However, while the musical arrangement is certainly one that has achieved a revered status, it is the in-your-face rhymes of Kool Moe Dee that have turned "How Ya Like Me Now" into a true hip-hop classic.  Bringing a power and force that was rather uncommon in the world of hip-hop at the time, Kool Moe Dee ensures that every word is completely clear, guaranteeing the maximum impact of every line.  With each rhyme, one can easily picture his body movements, as he commands the complete attention of the listener, embodying everything it means to be a great emcee.  Yet this focus and force are supported by the fact that "How Ya Like Me Now" is one of the most unapologetic "battle" rhymes ever recorded, as Kool Moe Dee sets his sights on LL Cool J and holds nothing back in his thoughts.  At the time, Kool Moe Dee felt that LL Cool J had completely "bitten" his style, and yet was not giving credit where it was due, so Kool Moe Dee asserts his long list of reasons as to why he himself was the "originator" of the "hardcore" rap style.  There is no question as to his aim when he rhymes, " you think I feel to see another MC, gettin' paid , using my rap style, and I'm playn' the background meanwhile..."  It is in this thought where Kool Moe Dee compares himself to James Brown in the way that hip-hop had used his music without proper credit, and the combination of hard hitting lyrics and a fierce vocal presence is what solidified Kool Moe Dee's place as one of hip-hop's most important performers.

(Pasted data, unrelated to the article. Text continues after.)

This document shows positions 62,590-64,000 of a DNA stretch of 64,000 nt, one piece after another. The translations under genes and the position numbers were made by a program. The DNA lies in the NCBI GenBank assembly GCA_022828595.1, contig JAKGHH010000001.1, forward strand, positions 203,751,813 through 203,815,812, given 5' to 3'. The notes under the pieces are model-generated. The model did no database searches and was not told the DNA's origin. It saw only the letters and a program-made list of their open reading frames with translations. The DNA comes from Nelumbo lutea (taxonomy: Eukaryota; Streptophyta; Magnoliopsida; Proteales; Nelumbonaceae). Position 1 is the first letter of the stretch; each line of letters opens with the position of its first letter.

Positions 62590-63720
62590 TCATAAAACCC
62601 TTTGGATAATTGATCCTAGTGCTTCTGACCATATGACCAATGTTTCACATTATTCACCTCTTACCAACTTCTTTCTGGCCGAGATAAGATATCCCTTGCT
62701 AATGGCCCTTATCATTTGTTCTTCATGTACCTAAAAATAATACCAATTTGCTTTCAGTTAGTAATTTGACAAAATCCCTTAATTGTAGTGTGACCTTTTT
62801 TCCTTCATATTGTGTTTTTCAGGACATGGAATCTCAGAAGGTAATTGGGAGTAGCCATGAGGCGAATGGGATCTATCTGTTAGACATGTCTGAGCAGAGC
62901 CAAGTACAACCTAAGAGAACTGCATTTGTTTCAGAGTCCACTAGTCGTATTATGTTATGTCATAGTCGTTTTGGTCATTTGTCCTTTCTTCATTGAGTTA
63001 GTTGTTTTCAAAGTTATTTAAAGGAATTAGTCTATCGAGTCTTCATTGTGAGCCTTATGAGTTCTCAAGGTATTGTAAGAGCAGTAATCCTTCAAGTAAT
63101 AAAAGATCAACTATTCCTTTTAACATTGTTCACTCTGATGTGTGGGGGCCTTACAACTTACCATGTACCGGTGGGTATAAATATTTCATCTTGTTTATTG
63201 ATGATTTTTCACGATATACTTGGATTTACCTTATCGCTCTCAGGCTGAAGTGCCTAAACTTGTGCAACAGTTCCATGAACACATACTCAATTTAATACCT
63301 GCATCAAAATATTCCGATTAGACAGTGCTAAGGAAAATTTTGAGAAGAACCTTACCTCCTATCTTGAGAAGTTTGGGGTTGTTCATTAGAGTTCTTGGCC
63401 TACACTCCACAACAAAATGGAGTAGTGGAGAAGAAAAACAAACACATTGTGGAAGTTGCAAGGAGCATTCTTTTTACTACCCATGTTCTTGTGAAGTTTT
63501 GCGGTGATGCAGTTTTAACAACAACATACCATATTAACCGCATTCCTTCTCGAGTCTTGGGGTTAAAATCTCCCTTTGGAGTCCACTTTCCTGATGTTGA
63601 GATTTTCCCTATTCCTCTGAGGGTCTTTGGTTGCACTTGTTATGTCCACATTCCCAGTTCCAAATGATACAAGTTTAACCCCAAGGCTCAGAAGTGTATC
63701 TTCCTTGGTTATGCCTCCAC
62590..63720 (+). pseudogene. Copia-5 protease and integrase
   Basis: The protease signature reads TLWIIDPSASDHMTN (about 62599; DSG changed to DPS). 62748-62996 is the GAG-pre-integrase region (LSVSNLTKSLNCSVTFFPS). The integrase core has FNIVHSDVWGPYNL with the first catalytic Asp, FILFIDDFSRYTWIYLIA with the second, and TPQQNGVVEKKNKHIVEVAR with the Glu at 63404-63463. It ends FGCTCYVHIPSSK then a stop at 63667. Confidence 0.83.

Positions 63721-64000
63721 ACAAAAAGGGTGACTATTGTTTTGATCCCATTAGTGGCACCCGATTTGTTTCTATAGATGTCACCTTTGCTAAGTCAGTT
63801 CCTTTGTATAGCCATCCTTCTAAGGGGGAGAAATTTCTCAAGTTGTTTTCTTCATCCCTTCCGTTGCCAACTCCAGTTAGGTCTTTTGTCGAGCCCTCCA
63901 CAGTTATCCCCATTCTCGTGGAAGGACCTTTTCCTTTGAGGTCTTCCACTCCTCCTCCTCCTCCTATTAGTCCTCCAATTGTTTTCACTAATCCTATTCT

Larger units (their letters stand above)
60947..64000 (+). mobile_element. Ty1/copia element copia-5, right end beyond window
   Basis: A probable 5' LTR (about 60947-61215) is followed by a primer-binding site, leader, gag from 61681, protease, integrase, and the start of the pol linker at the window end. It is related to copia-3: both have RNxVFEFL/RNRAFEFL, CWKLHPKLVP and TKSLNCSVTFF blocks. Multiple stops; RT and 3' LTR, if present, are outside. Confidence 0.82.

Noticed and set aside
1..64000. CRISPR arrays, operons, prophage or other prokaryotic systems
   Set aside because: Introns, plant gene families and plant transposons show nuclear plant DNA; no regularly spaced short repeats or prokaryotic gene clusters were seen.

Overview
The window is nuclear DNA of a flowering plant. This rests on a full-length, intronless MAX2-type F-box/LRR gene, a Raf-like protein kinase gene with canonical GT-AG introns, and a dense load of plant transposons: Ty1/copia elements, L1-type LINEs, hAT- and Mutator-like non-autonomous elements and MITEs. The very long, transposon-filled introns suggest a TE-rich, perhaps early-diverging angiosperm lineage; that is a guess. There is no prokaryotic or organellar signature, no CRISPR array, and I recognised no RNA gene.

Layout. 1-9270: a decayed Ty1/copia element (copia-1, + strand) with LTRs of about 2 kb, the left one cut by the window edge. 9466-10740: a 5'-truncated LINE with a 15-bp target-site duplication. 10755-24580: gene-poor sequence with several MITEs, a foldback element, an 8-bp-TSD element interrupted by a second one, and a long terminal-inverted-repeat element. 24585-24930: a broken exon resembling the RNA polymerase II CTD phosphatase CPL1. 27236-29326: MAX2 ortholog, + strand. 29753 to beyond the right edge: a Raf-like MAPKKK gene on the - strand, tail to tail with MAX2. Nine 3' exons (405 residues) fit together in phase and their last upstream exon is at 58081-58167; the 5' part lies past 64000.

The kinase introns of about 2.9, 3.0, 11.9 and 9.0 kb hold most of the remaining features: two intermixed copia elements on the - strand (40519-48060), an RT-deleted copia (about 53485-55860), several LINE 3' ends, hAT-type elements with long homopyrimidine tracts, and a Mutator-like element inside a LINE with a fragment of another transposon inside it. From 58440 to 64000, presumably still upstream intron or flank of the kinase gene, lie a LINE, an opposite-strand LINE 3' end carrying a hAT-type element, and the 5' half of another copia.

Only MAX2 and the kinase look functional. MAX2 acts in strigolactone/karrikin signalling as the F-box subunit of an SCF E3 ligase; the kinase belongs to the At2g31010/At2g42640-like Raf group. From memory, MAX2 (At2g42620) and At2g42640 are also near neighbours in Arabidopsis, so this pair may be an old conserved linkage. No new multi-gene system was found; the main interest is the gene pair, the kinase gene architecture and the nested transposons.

Along with the lyrical assault on LL Cool J, there are far more subtle elements at work in the feud all across "How Ya Like Me Now."  The cover of the album (which shares the same name), shows Kool Moe Dee in a fighters' stance in front of a Jeep, and if one looks closely, there is one of LL Cool J's "trademark" red Kangol hats being crushed beneath one of the wheels.  Kool Moe Dee also challenges LL Cool J to a live battle on the track, and while he has reiterated this dare many times over the years, it has never been accepted.  As the years passed, both emcees claimed victory in the feud, and as "gangsta rap" began to dominate the world of hip-hop, the conflict became somewhat forgotten.  However, the power of "How Ya Like Me Now" has not diminished in the least, and it continues to serve as the blueprint for "battle raps."  Furthermore, there are actually two different recordings of the song, as the album version contained a handful of verses that are not found on the far more well-known single version of the song.  Regardless of which take one hears, the essence and power of the track are never lost, and there is never any question as to the superb talents that Kool Moe Dee possesses in every aspect of being an emcee.  The way in which his top-notch vocal skills are blended with the harsh, simple beats is as good as early hip-hop gets, and there are few songs that can command the same respect as Kool Moe Dee's classic 1987 single, "How Ya Like Me Now."